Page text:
Maud Loty inspired what might be the most Parisian crime spree of all time.
A Bordeaux-born vaudeville comedienne, thespian Maud Loty (nicknamed “La Maud”) starred in dozens of hit plays throughout the 1920s and ’30s. In her most famous act, Loty’s impish heroine trained a perfumed terrier to wander into the arms of rich men, who’d chivalrously return the “lost” pet to its comely owner—then promptly get fleeced of their cash. The con caught on.
“The underworld saw an opportunity here, and the courts soon had to deal with many similar cases in real life,” wrote The San Francisco Examiner in 1929. One bachelor who’d seen the show called out a woman who tried the trick on him during his stay at a luxury hotel. The grifter admitted “that she got the idea from Maud Loty,” the bachelor told the newspaper. “‘She says the girls are all doing it.’”
Loty’s infamy also bled into the bar world. Compiled by playwright Georges Gabriel Thenon under the nom de plume Rip, the 1929 manual Cocktails de Paris features a drink created by Loty: Et Moi Je Te Dis … Maud, three parts Armagnac to one part each maraschino liqueur and Izarra Jaune, an obscure Basque spirit.
An unabashed Francophile, the Brooklyn-based spirits educator and consultant Franky Marshall first came across the drink while researching old Armagnac cocktails. Unlike Cognac, there aren’t many canon recipes celebrating the other French brandy, which is typically more robust than its refined cousin thanks to the use of different grapes, a single distillation method (Cognac goes through two rounds) and unique Gascon terroir. “The fact that it was a three-ingredient cocktail added to the appeal,” says Marshall.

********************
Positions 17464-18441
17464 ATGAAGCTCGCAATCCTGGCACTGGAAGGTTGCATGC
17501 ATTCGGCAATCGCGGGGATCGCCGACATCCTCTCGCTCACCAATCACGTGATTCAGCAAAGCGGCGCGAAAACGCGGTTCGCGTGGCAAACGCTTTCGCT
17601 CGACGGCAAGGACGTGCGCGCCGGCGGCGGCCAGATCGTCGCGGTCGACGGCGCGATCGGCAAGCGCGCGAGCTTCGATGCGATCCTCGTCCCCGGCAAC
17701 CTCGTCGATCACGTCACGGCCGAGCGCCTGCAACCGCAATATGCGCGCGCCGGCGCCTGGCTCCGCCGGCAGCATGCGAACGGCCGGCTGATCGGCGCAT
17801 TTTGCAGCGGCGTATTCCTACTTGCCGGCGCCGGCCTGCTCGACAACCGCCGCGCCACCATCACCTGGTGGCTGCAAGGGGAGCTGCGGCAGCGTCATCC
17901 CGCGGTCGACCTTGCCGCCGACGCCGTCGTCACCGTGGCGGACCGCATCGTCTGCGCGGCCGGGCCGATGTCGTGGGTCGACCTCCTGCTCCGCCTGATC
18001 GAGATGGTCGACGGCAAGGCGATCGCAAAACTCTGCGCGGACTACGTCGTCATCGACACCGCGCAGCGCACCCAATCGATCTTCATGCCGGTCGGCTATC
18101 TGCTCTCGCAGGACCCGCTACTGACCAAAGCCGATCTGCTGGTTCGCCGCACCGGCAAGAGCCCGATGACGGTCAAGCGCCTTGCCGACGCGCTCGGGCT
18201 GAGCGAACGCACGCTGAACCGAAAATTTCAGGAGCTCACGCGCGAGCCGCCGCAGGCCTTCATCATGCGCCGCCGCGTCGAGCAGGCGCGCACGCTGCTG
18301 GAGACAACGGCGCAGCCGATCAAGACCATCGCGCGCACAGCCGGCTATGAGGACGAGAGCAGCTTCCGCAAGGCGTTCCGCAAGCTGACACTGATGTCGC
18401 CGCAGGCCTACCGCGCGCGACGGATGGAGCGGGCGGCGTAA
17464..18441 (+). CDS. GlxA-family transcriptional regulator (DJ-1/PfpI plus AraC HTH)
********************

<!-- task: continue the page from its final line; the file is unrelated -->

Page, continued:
Maraschino will be familiar to many Americans, but Izarra, the third piece of the puzzle, might not be. A specialty of the Basque city of Bayonne, the 80-proof liqueur is imbued with a secret blend of indigenous herbs, spices and botanicals, available in both Vert (green) and Jaune (yellow) expressions. That last quality will be immediately familiar to fans of Chartreuse, which is also available in those two shades. To Marshall, the yellow version of the Gallic liqueur turned out to be a natural replacement for Izarra, which is not available in the U.S. “One thing that both yellow Izarra and [yellow] Chartreuse seem to have in common is pronounced honey notes,” she says.
Together, Loty’s trio of ingredients yields a rich, enveloping result, with “pronounced baking spice, almond, cacao and wet-grass-on-a-summer’s-day notes,” observes Marshall. This has inspired a personal flourish: a healthy dash of cinnamon-fig bitters, adding after-dinner appeal that will speak to “the brown-and-stirred contingent.”
The original drink, which earned Loty first place in a 1929 celebrity cocktail competition, took its name from a revue staged the same year, penned for her by Cocktails de Paris author Rip. It translates to, “And me, I’d tell you … Maud,” but conversationally, it can be understood as “That’s Maud for ya.” Think shrugging, mischievous resignation in response to outlandish but on-brand behavior, the “It’s Britney, bitch” of its era.
Celebrated for her peculiar persona and especially her flashy fashion sense, “Almost everything Loty did in the old days set a fad,” according to a 1946 profile in the Examiner. “When it became known, for example, that she slept without a nightgown, the lingerie business found itself with a major crisis on its hands.”
Though she invented cocktails and endorsed brands like Campari at her peak, alcohol, sadly, was responsible for the collapse of Loty’s once-stratospheric acting career. But while the actress drank away the roles, her sartorial presence never wavered. Later in life, she often was spotted in the streets of Montmartre, draped in her signature panther coat, still rocking expensive handbags, heels and a full face of makeup.
“Her story is not an unfamiliar one to any of us who have an artistic background,” says Marshall. “I’m happy to know that even when past her prime, she was still shopping for groceries dressed to impress.”